May 12, 2020

Our course so far

  • Solve simple problems
    • Decomposition
    • Pattern matching
    • Abstraction
  • Systems Analysis
    • Identify the system parts and processes
    • Use R to simulate a system
    • See what happens in the long term
    • See the effect of changing rates or initial conditions

Computational Thinking

We know that Computational Thinking has four parts

  • Decomposition
  • Pattern recognition
  • Abstraction
  • Algorithm design

Today we will talk about patterns


in the dictionary

  • a repeated decorative design: a wallpaper pattern
  • an arrangement or sequence regularly found in comparable objects: the house had been built on the usual pattern
  • a regular form or sequence discernible in certain actions or situations: the problems followed a repeated pattern

Science is about Patterns

  • The goal of Science is to understand Nature
  • We find the laws that explain Patterns in Nature
  • The first step is to find Patterns
    • Day & Night, Winter & Summer are Patterns
    • Understanding seasons allows us to survive
    • Some food makes us healthy
    • Understanding which food makes us sick is essential to survive

Patterns in Technology

Patterns in Technology

Patterns in Nature

Patterns in Nature

Patterns in Nature

Patterns in Nature

Patterns in Art

Patterns in Decoration

Patterns in Music

Patterns in movement: repetitions

Patterns in programs

When we see a pattern we can make

  • loops, if we need to repeat the pattern in one place
    • Like drawing each angle in a star
  • functions, if the pattern is used in several places
    • Like drawing several stars in different places.

There is another kind of pattern

Recursive patterns in the Nature

Recursive patterns in Trees

Recursive patterns in the Rivers

Recursive patterns in the Body

A Pattern can be part of itself

Sometimes the easiest way to define a pattern is to use the same pattern.

For example:

  • A tree has a trunk and branches. Each branch is a trunk with branches.
    • In other words, each branch is a little tree
    • Real trees or phylogenetic trees
  • Rivers are made of small rivers
  • Blood vessels connect smaller blood vessels

Recursive functions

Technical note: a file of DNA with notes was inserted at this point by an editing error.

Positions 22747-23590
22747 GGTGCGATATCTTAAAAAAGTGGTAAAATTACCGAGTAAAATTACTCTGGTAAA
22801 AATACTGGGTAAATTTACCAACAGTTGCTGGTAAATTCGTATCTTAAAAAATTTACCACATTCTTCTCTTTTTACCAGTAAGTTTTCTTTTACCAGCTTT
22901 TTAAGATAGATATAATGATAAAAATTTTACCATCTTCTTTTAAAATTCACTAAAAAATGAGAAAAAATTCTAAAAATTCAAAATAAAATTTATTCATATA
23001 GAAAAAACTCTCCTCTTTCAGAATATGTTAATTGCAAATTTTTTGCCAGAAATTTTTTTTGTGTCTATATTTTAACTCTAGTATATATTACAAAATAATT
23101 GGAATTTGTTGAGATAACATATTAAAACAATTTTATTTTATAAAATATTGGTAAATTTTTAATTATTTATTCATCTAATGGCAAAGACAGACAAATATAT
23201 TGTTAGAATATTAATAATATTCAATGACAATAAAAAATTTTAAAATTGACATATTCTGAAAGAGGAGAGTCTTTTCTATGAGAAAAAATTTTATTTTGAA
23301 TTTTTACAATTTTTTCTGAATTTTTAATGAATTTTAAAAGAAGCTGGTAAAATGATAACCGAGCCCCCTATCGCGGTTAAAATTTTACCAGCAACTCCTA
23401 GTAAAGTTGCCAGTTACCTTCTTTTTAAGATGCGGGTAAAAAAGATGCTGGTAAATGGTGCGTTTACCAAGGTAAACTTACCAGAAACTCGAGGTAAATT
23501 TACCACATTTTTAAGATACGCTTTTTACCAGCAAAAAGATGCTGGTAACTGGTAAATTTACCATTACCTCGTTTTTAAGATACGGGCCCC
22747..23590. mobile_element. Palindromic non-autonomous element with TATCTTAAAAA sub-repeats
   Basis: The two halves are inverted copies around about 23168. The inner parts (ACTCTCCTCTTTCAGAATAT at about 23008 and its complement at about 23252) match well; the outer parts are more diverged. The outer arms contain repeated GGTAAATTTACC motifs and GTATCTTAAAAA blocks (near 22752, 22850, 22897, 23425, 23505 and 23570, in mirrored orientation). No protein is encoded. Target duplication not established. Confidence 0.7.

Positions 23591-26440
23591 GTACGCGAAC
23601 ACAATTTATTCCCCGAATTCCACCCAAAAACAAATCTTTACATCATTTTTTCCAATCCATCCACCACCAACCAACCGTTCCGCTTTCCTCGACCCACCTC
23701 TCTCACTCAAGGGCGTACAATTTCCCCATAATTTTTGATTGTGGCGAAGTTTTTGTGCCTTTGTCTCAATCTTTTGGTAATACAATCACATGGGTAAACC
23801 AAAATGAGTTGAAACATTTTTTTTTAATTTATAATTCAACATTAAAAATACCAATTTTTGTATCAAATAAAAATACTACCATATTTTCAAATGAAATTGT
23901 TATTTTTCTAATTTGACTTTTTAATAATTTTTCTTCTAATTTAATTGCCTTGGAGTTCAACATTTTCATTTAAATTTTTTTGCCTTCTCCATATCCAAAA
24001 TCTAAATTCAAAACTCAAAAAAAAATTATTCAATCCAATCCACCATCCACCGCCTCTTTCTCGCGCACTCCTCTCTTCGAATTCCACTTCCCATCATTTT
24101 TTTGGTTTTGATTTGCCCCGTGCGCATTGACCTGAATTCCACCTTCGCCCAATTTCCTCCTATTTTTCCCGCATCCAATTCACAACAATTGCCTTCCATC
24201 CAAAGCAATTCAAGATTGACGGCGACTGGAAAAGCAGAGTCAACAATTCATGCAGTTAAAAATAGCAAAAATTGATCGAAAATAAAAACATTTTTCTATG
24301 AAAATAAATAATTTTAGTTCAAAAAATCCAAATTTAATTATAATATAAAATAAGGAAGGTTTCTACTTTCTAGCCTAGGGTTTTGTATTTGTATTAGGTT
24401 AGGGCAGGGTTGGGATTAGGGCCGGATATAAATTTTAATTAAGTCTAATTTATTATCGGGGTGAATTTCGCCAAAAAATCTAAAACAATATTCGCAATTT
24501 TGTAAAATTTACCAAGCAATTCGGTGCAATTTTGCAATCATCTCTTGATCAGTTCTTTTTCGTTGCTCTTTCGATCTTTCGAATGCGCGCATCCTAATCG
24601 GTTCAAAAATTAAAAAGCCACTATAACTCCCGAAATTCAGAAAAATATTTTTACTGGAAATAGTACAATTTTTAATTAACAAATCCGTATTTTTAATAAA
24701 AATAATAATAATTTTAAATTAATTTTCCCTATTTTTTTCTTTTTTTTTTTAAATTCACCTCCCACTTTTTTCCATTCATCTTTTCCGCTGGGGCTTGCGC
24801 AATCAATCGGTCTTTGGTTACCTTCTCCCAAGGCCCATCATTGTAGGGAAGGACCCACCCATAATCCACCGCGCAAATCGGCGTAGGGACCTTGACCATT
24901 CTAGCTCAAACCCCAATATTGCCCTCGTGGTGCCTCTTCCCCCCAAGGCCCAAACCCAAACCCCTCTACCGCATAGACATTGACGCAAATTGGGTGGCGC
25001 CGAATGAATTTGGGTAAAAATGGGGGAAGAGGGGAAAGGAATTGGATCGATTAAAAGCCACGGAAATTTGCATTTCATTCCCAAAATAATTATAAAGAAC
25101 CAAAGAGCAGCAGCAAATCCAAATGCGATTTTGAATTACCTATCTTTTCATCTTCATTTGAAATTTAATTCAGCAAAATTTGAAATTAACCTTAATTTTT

To represent these patterns we use functions that are part of themselves

example<-function(input) {

Example of recursive function

One useful mathematical function is factorial

The factorial of a \(n\) is \(n!\), defined as \[n! = n\cdot(n-1)!\]

That is, the factorial of n is n times the factorial of n-1

How do we write it in R?

Let’s write our own factorial function

factorial <- function(n) {
    ans <- n * factorial(n-1)

There is an error here. Can you find it?

Use the debugger to see what is happening

factorial(4) visually

factorial(4) visually

factorial(4) visually

factorial(4) visually

factorial(4) visually

Exit condition

Each recursive function needs an exit condition

That is, some rule to decide when to finish

There is always an easy case that does not require recursion

For example, the factorial of 1 is \(1! = 1\).

Exit condition for factorial

factorial <- function(n) {
    if(n <= 1) {
        ans <- 1
    } else {
        ans <- n * factorial(n-1)

Correct factorial(4)

Example of recursive function to find minimum

find_min <-function(vector) {
    n <- length(vector)
    if(n==1) {
    } else {
        a <- find_min(vector[1:(n/2)])
        b <- find_min(vector[(n/2+1):n])
        if(a<b) {
        } else {

find_min(c(12, 10, 15, 11, 13))

The simple cases return a single value

Then the “parent” chooses between two options

Then once again…

…and we get the final value

Another Example

tree <- function(level) {
  save turtle position
  if(level<=1) {
    draw branch
  } else {
  recover turtle position

Improved Example

  • Branch color depends on level
  • Line width depends on level
  • Lower levels have smaller length
  • Branch angle changes with level

Online material